This is part 2 of 13 from “Analytics: The Widening Divide,” a report on the findings of the 2011 New Intelligent Enterprise Global Executive Study and Research Project.
Improving process efficiency within the supply chain has been standard practice in the last several years, particularly for those organizations that operate in high-volume, low-margin businesses. McKesson, a U.S.-based pharmaceutical distribution and healthcare technology company, ranks among the largest companies in the world, and has gone farther than most in incorporating advanced analytics into a supply chain operation that processes over 2 million orders per day, and oversees more than $8 billion of inventory.
For management of in-transit inventory, McKesson has developed a supply chain model that provides a highly accurate view of its cost-to-serve – by product lines, transportation costs and even by carbon footprint. This detail provides the company with a more realistic view of how it is operating at any given point in time, said Robert Gooby, vice president of process redesign.
“But where most models are simplifications of the physical world, this one has all of the complexities and all of the data of our reality. It allows us to quantify in extreme detail the impacts of making fundamental changes to our operation,” Gooby explained. “This model is not a simplification.”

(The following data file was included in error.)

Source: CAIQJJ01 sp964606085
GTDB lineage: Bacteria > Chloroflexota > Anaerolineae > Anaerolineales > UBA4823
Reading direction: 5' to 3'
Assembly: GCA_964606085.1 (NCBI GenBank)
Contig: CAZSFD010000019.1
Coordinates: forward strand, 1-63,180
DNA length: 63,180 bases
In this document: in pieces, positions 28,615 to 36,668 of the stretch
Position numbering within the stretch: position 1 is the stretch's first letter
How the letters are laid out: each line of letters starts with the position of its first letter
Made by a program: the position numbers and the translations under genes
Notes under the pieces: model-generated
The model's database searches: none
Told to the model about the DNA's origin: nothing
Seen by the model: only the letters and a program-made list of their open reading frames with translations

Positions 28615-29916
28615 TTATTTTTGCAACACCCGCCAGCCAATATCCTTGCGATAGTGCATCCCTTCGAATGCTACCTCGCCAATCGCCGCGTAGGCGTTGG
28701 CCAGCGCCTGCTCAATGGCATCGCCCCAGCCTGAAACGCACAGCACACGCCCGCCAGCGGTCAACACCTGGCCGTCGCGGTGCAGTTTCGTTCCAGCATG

Another area where McKesson has applied advanced analytics is simulating and automating the physical placement of inventory within its distribution centers. The ability to assess changes in its policies and supply chains has helped it increase customer responsiveness, as well as reduce working capital. Overall, McKesson’s transformation of the supply chain has reduced more than $100 million in working capital.
McKesson recognizes that analytic tools are only part of the equation. The company has invested significantly in building the analytical skills and capabilities of its entire workforce. It has used the Six Sigma program as a consistent way of thinking about, and approaching, data-related issues. The ability to weed out extraneous activity, minimize defects and reduce inventory through these structured improvement methodologies has had significant payback in terms of time, resource allocation and capital.
Just as importantly, company leaders now recognize that the company’s operations are so complex they can no longer be managed without analytics. “You reach stages where your intuition is no longer enough. You have to go into detailed analysis. There are too many things, too many opportunities that can exist undetected unless you dive into the details,” said Gooby. Together, the combination of process expertise and advanced analytics capability has provided McKesson with the right formulation for supply chain success.